Partial curling can even be achieved by nod factor alone.[16] This was demonstrated by the isolation of nod factors and their application to parts of the root hair. The root hairs curled in the direction of the application, demonstrating the action of a root hair attempting to curl around a bacterium. Even application on lateral roots caused curling. This demonstrated that it is the nod factor itself, not the bacterium that causes the stimulation of the curling.[16]

When the nod factor is sensed by the root, a number of biochemical and morphological changes happen: cell division is triggered in the root to create the nodule, and the root hair growth is redirected to curl around the bacteria multiple times until it fully encapsulates one or more bacteria. The bacteria encapsulated divide multiple times, forming a microcolony. From this microcolony, the bacteria enter the developing nodule through the infection thread, which grows through the root hair into the basal part of the epidermis cell, and onwards into the root cortex; they are then surrounded by a plant-derived symbiosome membrane and differentiate into bacteroids that fix nitrogen.[18]

Effective nodulation takes place approximately four weeks after crop planting, with the size, and shape of the nodules dependent on the crop. Crops such as soybeans, or peanuts will have larger nodules than forage legumes such as red clover, or alfalfa, since their nitrogen needs are higher. The number of nodules, and their internal color, will indicate the status of nitrogen fixation in the plant.[19]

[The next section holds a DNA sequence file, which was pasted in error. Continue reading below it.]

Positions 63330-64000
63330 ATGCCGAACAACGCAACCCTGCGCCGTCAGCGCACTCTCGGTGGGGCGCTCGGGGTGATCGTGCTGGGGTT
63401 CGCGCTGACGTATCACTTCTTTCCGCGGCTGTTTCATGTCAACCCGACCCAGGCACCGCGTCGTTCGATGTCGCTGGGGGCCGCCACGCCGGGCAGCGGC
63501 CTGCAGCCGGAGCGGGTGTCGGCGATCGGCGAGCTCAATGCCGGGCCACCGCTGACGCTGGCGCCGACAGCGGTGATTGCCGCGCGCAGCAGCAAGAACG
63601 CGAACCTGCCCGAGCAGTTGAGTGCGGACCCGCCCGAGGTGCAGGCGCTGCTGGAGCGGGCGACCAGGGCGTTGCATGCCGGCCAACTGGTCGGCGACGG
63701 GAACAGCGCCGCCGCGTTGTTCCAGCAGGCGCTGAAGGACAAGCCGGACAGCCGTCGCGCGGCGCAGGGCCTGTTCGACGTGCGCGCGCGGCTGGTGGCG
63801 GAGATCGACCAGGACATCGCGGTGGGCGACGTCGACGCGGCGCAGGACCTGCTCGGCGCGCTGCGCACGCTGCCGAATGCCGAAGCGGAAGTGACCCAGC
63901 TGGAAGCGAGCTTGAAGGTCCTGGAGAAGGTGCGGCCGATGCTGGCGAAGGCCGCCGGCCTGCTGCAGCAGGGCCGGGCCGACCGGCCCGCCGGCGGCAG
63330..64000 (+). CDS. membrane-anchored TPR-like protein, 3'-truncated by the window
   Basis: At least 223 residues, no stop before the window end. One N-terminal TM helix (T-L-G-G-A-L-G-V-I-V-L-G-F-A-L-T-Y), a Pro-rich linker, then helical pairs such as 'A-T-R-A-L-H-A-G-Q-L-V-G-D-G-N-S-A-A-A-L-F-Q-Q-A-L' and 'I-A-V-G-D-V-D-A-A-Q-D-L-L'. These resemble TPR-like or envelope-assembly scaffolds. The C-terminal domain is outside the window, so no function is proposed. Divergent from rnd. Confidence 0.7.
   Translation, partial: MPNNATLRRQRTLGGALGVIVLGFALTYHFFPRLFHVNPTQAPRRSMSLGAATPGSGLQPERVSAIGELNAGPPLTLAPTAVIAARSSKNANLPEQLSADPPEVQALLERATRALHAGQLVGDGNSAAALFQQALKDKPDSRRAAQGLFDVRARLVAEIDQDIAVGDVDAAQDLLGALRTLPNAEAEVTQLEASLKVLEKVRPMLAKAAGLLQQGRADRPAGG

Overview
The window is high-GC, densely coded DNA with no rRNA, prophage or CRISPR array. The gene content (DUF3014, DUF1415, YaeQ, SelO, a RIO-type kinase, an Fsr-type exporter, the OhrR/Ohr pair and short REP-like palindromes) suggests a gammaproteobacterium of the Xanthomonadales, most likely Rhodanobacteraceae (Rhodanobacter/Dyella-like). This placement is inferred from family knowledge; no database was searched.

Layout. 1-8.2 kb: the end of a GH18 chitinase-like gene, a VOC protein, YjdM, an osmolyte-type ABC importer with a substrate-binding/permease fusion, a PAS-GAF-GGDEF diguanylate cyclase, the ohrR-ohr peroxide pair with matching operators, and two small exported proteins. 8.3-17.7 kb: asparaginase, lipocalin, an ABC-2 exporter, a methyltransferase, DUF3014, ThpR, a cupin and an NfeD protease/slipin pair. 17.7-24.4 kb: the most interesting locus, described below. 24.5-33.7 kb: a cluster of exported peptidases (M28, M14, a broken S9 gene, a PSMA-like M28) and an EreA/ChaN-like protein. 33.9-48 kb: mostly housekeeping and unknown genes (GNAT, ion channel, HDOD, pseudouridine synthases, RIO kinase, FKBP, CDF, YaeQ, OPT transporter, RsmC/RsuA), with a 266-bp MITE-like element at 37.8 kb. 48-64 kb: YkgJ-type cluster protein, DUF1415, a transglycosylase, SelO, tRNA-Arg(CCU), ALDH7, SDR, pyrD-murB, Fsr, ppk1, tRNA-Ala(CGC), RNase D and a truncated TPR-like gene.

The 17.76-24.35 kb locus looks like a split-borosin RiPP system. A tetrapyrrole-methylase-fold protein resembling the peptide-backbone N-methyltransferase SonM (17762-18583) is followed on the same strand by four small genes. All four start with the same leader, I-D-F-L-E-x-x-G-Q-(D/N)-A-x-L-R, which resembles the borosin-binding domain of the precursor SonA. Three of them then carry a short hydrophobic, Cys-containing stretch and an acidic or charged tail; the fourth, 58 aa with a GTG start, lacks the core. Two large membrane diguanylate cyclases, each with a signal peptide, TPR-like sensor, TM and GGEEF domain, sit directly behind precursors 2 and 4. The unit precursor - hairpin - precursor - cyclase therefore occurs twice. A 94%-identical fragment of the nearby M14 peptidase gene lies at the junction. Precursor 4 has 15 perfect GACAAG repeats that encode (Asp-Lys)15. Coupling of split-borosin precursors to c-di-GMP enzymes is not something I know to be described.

Nodulation is controlled by a variety of processes, both external (heat, acidic soils, drought, nitrate) and internal (autoregulation of nodulation, ethylene). Autoregulation of nodulation[20] controls nodule numbers per plant through a systemic process involving the leaf. Leaf tissue senses the early nodulation events in the root through an unknown chemical signal, then restricts further nodule development in newly developing root tissue. The Leucine rich repeat (LRR) receptor kinases (NARK in soybean (Glycine max); HAR1 in Lotus japonicus, SUNN in Medicago truncatula) are essential for autoregulation of nodulation (AON). Mutation leading to loss of function in these AON receptor kinases leads to supernodulation or hypernodulation. Often root growth abnormalities accompany the loss of AON receptor kinase activity, suggesting that nodule growth and root development are functionally linked. Investigations into the mechanisms of nodule formation showed that the ENOD40 gene, coding for a 12–13 amino acid protein [41], is up-regulated during nodule formation [3].